I read with interest both Júlia Lakatos’ piece (“All for one or one for all?”, Centre for Fair Political Analysis, The Budapest Times, 25-31 May 2012) and Nicholas Ryan’s indignant rejoinder (“Shame on you for publishing that propaganda”, The Budapest Times, 1-7 June 2012).
I tend to agree with Mr. Ryan about the government’s action on pensions but on the broader issues he seems to have succumbed to the massive propaganda emanating from the opposition. It appears to be axiomatic among people who think like Mr. Ryan that any article which dares to offer an analysis that fails to parrot the hostile views of the opposition must be propaganda paid for by the government.
His petulant final sentence expresses the hope that your journal will ensure in future that no articles that differ from Mr. Ryan’s favoured party line should appear. Indeed left-liberals and liberals have virtually succeeded in excluding any such analyses in the Western media.
It is certainly ironic that those who have made such a fuss about the Fidesz government’s press law, in particular its demand for “balanced” reporting, should be so anxious to ensure that only their viewpoint is heard.
On the substantive issues Mr. Ryan seems to think it reprehensible that, for example, banks have been held to account in Hungary for their previous mis-selling, from which they profited handsomely. However we have heard less about this allegedly unacceptable behaviour by the Orbán government in the Western press since international banks were forced to take a 70 per cent “haircut” on Greece – the “haircut” on foreign-currency mortgages taken out in Hungary was negotiated at about 25 per cent.
The flat tax has been introduced in Hungary without enough safeguards for lower-income groups but it has proved a remarkable boost to post-communist economies elsewhere, for example in the Baltic region and in Slovakia.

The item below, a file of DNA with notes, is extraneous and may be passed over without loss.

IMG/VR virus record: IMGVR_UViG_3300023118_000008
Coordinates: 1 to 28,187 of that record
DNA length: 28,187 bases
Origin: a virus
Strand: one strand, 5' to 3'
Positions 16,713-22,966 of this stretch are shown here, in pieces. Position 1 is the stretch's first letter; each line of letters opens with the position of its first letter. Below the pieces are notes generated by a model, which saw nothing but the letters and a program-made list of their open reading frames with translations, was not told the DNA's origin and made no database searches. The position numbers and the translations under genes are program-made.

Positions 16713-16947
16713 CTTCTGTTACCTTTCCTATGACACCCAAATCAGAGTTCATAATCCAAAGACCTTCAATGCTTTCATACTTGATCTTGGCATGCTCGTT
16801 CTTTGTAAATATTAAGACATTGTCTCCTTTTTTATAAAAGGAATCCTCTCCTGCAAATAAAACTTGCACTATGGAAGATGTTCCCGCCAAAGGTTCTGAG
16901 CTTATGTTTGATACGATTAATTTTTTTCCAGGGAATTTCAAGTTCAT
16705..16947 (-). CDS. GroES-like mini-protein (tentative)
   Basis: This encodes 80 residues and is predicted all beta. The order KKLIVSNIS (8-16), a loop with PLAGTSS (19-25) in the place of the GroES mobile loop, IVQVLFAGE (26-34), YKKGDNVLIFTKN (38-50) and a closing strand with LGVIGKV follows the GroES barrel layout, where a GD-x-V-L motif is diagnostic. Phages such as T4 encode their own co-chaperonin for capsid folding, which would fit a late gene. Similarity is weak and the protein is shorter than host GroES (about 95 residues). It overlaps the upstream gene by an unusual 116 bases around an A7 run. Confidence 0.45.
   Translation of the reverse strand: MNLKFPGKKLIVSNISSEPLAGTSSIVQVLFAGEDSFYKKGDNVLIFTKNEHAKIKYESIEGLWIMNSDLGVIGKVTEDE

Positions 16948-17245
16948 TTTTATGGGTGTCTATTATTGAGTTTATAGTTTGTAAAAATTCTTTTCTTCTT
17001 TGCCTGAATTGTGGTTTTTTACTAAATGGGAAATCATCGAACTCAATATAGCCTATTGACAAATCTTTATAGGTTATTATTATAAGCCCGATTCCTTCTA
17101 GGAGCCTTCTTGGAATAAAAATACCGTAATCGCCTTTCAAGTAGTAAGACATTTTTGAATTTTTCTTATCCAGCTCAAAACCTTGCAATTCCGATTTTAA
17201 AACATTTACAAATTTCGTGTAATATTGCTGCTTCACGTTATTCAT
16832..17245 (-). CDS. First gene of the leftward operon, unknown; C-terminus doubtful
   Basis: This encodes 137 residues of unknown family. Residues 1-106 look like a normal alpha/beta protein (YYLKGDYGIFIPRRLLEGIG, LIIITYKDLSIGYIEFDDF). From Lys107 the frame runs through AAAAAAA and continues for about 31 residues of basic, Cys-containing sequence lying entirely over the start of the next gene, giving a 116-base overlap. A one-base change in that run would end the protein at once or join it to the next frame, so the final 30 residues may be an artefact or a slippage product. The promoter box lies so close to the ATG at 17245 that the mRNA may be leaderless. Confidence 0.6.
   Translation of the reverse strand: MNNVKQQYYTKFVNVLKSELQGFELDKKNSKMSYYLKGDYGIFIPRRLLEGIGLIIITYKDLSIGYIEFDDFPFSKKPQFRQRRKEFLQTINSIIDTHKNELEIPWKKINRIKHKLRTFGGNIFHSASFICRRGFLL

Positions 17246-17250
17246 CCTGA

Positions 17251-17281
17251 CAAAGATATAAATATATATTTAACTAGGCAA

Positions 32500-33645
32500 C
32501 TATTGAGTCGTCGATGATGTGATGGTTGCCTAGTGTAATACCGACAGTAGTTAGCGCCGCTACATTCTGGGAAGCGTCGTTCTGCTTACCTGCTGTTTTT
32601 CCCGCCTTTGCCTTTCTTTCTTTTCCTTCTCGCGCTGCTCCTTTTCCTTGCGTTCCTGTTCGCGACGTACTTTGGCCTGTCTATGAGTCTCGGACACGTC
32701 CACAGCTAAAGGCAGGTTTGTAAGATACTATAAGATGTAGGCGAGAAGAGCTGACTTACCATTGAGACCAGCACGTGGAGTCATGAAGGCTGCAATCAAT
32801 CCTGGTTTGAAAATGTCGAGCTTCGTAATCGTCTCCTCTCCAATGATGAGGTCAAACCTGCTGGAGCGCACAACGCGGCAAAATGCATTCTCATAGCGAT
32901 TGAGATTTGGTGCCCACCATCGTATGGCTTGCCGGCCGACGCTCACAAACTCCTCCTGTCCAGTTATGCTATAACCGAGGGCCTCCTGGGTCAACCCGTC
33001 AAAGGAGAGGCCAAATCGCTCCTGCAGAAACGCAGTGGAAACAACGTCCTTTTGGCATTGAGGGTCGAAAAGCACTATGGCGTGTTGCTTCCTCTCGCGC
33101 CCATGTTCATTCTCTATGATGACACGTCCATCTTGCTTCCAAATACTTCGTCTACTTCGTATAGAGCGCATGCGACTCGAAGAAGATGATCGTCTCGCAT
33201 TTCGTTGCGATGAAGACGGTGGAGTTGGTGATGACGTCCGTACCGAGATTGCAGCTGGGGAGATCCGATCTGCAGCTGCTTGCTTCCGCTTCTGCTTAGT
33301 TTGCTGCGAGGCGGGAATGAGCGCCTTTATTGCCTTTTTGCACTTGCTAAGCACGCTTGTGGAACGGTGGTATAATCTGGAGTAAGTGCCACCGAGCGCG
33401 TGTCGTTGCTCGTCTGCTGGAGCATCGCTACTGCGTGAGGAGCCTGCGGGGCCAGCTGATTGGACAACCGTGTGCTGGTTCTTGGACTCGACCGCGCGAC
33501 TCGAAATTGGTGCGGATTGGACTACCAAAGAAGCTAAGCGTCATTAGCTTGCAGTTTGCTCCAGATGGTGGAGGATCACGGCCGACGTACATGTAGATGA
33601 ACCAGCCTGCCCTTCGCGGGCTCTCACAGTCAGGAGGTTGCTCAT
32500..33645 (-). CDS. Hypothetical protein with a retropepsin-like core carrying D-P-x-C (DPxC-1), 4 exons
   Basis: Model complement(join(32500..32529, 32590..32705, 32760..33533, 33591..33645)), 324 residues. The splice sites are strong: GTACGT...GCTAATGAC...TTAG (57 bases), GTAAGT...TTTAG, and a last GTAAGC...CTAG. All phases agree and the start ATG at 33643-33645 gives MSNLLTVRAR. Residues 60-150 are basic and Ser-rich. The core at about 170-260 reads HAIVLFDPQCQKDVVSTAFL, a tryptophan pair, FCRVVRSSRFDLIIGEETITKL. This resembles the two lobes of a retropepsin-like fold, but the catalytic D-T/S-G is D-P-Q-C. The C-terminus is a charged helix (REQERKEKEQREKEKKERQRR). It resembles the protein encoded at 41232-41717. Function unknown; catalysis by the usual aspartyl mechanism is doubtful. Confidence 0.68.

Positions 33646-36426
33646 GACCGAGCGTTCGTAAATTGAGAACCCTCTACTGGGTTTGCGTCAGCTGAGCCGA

Mr. Ryan, sticking to his propaganda script, is too anxious to present each and every policy of the Fidesz government as malign. Perhaps he imagines Hungary should simply have continued with the stewardship of the Socialist and Liberal parties that drove the country into bankruptcy, and that were indeed friendly, undiscriminatingly so, to powerful foreign companies?
One need not agree with all the points made by Júlia Lakatos to see that in some respects she is merely recording what is actually happening.
There is increasing unease, even in the mainstream media and mainstream politics, at the imposition of policies by the European Union and the International Monetary Fund which kill the possibilities for growth. After all, growth is ultimately the only way out for insolvent or near-insolvent states and their banking sectors.
It is at least arguable that Prime Minister Viktor Orbán was prescient in seeing that the current situation was unsustainable. Likewise the flow of “hot money” into emerging economies and its attendant corruption is certainly something that all except neo-Liberals accept must be addressed.
Mr. Ryan should move beyond his comfort zone of selective outrage and look at the problems of Hungary in a wider context than that of liberal propaganda designed to obscure the opposition’s culpability for much of the present mess.
Nicholas T. Parsons